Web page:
In Ground Fire Pits

Create a fire pit where flames seem to burst from the earth. Discover design ideas and tips for success with in ground fire pits.

Circular covered Patio with Built-in Fire Pit

Circular covered Patio with Built-in Fire Pit

A neutral patio design that incorporates an in-ground fire pit.

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Enjoy the crackle of a backyard bonfire by adding an in ground fire pit to your yard. These types of fire pits contain the fire underground, so flames appear to leap from the earth. The blaze creates an optical delight that can be breathtaking on a dark night. In ground fire pits can be as simple as a hole dug in soil or as complex as a fire brick-lined pit built into a formal patio.

Underground fire pits eliminate some of the risks of their aboveground counterparts, like flames leaping high enough to ignite overhanging trees or burning embers flying high enough to land on nearby combustible surfaces. The reason sunken fire pits eliminate some of these risks is because they’re typically smaller in diameter and contain the flames more than aboveground fire pits. 

On the other hand, in ground fire pits do present some unique risks. It’s easier for children or pets to stumble into the fire, so stringent adult supervision is required anytime you’re burning. If the fire pit area isn’t well-lit, anyone is at risk of falling into it. When the pit isn’t in use, it’s wise to have a cover to keep out weather and prevent anyone—or any critters—from tumbling into it.

Follow the same rules for siting an underground fire pit as you would any fire pit, keeping it at least 20 feet from nearby structures, shrubbery, or overhanging trees. Double-check local regulations for backyard burning to make sure your fire pit is legal and won’t cost you more in fines than in construction.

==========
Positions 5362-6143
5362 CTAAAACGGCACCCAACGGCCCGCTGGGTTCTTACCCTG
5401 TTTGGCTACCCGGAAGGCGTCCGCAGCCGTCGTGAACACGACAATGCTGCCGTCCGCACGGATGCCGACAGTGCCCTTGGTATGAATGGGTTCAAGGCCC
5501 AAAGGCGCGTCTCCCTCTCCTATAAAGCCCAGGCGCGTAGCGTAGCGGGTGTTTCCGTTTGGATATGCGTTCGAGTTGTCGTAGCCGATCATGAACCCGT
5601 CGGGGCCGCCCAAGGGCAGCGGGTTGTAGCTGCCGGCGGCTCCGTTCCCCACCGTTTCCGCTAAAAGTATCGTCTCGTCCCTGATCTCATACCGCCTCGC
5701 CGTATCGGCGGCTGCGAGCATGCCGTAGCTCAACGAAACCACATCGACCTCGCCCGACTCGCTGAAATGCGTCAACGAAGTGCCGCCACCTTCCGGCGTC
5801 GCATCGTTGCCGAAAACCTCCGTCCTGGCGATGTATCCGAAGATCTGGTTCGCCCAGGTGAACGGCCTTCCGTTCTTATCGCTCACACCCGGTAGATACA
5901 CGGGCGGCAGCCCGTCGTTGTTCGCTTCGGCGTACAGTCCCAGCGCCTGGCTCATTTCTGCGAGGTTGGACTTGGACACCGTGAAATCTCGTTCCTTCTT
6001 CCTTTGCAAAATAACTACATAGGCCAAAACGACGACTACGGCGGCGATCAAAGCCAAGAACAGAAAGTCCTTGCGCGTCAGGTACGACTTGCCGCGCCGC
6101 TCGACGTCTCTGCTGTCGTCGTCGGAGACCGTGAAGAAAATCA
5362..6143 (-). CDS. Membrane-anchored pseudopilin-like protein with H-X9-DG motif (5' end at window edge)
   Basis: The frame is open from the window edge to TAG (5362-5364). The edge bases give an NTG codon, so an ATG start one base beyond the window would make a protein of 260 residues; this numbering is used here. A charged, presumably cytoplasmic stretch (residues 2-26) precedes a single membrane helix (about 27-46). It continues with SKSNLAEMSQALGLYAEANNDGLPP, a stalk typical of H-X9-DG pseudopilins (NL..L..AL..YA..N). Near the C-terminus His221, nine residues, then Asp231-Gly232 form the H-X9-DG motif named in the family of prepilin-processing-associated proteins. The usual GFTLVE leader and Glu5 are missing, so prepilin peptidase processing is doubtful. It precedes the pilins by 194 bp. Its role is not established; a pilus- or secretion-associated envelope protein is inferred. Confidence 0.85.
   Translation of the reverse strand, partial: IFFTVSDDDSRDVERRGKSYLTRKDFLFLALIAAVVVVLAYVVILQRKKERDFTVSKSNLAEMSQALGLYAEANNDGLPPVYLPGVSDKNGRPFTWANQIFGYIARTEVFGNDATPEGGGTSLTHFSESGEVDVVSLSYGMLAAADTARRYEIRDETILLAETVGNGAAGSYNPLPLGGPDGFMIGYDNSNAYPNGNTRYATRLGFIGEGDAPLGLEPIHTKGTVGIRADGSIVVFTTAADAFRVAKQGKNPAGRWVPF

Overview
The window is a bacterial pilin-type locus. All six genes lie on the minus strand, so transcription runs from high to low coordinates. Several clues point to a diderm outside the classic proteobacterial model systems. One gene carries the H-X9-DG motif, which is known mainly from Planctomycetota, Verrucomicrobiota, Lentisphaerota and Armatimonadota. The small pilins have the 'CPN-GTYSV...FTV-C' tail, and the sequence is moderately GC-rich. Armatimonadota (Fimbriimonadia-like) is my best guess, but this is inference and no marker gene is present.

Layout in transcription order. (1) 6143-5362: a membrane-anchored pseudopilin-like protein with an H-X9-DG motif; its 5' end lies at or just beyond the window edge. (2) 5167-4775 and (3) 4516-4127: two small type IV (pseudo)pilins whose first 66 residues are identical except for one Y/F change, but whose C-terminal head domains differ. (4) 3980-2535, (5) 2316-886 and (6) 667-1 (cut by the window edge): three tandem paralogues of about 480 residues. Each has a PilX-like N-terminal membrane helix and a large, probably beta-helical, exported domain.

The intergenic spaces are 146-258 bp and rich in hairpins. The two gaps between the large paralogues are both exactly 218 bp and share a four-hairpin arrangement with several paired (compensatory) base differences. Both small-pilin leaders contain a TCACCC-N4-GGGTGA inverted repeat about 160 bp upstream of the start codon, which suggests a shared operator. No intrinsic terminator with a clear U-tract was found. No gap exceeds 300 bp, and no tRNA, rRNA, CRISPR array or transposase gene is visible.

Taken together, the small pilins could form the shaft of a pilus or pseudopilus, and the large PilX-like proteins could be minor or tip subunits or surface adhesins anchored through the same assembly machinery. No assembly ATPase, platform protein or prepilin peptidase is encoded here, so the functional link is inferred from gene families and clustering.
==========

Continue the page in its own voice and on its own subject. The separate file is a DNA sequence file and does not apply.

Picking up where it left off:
Most landscapers recommend that the base of a fire be positioned six to 12 inches below the surrounding grade. A fire that’s located deeper in the earth will warm fireside seating less than one that’s built closer to the grade.

If you plan to cook over an in ground fire pit, position the base of the fire so flames will reach the food to cook it and not just heat it. This is trickier if you’re planning to cook using a rotisserie, which typically suspends food well above flames. For skewer and grill cooking, positioning food in relationship to the fire is a snap.

The most basic in ground fire pit is a hole dug into the ground. Create a diameter that accommodates the number of folks you’ll typically have seated around your fire pit. A two- to three-foot-wide fire pit usually seats three to four people easily. Add another foot for every additional one to two people.

To dig an in ground fire pit, mark the center of the pit and measure outwards to a distance equal to half the total diameter in every direction. Mark the surrounding lawn and start digging. Excavate to a depth of six to 12 inches, depending on how deep you want your fire base. Be sure to create a level base in your fire pit.

Afterwards, excavate a smaller, three- to four-inch-deep circle inside the fire pit. This area should equal roughly one-third the fire pit diameter. For example, with a 24-inch-wide pit, dig an eight-inch circle in the center of the larger one. Fill this inner circle with rocks or gravel to create a natural sump area for drainage. Top the entire fire pit base with two inches of sand. Surround the outer edge of the in ground fire pit with stones or logs.

You can also create more costly and permanent in ground fire pits that are built into a patio. For these types of underground fire pits, be sure to use fire-rated bricks inside and around the fire pit, as well as fire-rated adhesives to attach these hardscape materials. If you’re creating an in ground fire pit in an existing concrete paver patio, make sure the pavers are fire-rated.

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